A case is very important when buying a new computer. An efficient case design can lower the temperature of your components considerably, and give them a longer life.
When building a new computer many people overlook cases. A great case design can not only help in the building of the computer, but it can also help with the cooling. Airflow is very important in a case since it can lower the temperatures of the case, and thus allow your components to run cooler. It is a proven fact that when you lower your component temperatures the lifespan of the parts go up. This will allow your computer to have a much longer life.
The Hades aims to provide optimal cooling to keep your components safe from high temperatures. The case hopes to accomplish this with a large amount of fans blowing air through the case. This is similar to the HAF922 from Cooler Master. Lets take a look see at how it plans to keep your components cool.
- Expansion galore: Nine 5.25″ bay setup or Five 5.25″ and Four 3.5″
- Latest Hardware Support: VGA clearance room for 300mm cards like the ATI 5970
- Dual 200mm intake Large air system: 200mm front fan, dual top 140mm fan, Side 200mm fan, rear 120mm exhaust. NZXT includes the chassis with all fans except for one top 140mm fan
- Control the flow: Gaming, overclocking, or office work the dual 8W per channel fan control allows control over the dual 200mm fans that spin up to 150 CFM each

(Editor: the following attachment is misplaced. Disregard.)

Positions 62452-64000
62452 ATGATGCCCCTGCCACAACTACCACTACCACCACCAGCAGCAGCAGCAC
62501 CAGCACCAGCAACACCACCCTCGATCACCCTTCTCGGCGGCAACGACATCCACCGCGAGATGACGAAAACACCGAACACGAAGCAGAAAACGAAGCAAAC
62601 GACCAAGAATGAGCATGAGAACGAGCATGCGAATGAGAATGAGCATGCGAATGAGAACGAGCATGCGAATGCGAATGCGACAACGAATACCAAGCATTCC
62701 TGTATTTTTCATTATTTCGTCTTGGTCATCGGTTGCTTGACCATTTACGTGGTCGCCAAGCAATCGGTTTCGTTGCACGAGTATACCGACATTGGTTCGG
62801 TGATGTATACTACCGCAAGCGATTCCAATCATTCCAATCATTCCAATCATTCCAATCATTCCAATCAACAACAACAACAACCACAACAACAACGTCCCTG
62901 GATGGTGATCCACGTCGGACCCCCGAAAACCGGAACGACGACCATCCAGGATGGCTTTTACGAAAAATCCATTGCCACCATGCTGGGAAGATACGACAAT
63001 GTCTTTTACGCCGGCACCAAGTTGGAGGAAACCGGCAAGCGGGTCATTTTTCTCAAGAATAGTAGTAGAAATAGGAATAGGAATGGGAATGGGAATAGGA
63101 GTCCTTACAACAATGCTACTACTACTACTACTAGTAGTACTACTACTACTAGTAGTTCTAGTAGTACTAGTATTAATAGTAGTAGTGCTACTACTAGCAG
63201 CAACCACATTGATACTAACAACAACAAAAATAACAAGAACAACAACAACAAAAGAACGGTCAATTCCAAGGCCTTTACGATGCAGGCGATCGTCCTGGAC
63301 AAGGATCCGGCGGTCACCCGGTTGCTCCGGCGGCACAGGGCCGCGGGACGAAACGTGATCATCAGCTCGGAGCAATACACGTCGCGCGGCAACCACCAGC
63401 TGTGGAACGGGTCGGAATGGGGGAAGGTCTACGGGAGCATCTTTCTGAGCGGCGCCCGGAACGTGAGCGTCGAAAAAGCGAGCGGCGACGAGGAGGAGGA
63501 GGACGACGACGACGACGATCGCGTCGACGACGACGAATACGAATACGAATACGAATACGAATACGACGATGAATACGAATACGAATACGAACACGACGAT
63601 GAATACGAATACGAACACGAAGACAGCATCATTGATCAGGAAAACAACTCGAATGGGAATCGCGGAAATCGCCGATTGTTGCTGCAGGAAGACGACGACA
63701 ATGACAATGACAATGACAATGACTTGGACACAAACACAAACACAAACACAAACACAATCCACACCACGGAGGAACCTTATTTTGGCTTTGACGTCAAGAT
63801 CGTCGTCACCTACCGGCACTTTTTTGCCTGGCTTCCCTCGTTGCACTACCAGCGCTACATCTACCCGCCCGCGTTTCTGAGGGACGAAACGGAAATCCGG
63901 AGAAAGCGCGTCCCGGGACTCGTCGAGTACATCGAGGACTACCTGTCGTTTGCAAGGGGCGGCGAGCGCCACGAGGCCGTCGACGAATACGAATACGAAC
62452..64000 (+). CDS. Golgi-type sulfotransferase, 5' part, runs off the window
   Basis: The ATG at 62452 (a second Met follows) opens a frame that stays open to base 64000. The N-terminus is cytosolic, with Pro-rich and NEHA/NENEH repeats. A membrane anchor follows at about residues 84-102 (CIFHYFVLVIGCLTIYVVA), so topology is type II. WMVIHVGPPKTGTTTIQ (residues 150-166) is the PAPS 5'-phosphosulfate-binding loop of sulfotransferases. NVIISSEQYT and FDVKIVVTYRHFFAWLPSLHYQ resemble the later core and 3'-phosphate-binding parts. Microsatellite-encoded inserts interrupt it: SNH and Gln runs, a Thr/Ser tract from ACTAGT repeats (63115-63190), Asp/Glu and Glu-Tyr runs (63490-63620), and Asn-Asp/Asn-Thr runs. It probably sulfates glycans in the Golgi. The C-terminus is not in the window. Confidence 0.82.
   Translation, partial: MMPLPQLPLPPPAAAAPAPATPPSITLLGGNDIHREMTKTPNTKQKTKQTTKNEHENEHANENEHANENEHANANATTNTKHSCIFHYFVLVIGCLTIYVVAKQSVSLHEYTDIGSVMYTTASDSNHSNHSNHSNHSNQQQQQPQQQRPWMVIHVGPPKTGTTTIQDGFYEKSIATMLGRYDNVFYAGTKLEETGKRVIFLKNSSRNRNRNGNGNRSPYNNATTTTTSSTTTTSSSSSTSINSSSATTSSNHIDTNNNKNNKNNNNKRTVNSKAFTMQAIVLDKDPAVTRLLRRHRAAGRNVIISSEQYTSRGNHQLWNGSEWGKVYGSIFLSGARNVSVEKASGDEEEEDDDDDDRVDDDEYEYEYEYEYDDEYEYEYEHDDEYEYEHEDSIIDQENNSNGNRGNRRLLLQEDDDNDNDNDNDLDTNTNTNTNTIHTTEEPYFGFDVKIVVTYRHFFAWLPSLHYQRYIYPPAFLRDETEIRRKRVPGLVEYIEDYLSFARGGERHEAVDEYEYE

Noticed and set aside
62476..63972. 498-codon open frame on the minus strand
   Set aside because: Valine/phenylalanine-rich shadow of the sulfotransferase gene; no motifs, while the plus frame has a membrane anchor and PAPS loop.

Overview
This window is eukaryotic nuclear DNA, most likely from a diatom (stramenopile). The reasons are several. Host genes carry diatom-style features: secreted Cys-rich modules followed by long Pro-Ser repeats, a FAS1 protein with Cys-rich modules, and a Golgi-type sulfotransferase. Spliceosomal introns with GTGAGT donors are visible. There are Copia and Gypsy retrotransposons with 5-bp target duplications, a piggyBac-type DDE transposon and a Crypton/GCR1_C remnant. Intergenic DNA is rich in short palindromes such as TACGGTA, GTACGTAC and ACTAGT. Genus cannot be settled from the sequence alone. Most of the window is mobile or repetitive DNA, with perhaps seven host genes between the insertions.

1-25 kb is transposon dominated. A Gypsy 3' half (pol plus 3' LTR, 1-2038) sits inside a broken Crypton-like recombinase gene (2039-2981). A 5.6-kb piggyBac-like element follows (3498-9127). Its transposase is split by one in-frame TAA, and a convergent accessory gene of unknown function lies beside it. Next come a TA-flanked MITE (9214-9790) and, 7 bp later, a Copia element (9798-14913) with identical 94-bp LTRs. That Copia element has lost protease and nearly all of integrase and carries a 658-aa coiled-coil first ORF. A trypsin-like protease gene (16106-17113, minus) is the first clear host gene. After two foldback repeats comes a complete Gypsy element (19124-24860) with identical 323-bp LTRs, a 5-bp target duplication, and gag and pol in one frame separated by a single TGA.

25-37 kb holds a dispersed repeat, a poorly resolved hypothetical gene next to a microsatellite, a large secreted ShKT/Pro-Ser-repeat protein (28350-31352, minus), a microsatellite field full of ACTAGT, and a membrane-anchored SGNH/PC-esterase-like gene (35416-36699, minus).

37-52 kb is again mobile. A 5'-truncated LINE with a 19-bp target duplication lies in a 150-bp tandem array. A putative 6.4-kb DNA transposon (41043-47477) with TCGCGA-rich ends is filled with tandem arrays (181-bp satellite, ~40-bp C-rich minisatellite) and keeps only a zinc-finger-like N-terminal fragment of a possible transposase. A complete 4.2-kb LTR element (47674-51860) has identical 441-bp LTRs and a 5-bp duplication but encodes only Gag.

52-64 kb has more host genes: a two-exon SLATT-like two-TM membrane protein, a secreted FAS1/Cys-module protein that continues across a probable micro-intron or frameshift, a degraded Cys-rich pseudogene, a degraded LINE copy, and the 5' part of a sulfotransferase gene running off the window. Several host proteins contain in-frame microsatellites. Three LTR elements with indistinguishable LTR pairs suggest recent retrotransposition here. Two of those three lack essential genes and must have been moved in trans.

- Monitor your system: A three C/F temperature display at front panel allows the user to see temperatures inside the chassis even with the door closed. A slant on the door allows for easier viewing from above.
- Punched side panel: Besides aesthetics, the side mesh and extrusion allows for even greater and ease of wire management on the right side panel
- Meshed front: 5.25″ meshed bays, meshed door, and meshed bottom panel allows for air to flow into the system with ease.
- Wire Routing: Motherboard punched holes allows for quick CPU bracket removable and optimal wire routing.
- NZXT Solid State bracket allows for two SSD drives to be installed
- Pre-drilled water cooling holes on the backplate
- Front mounted 2 USB, Audio, and E-SATA ports
- Mounting holes for dual radiator at the top
- Removable filter at the bottom PSU
This case happens to have enough clearance for an ATI 5970, which is saying a lot for a mid tower chassis. The case also supports a ton of fans, which should get the air in the case moving around pretty quickly. The ability to mount a dual top radiator is something that many people will enjoy.
|Case Type||Mid Tower Steel|
|Front Panel Material|
|Demensions (W x H x D)|
200 x 430 x 501 mm / 7.87″ x 16.9″ x 19.7″
Front, 1 x 120mm Red LED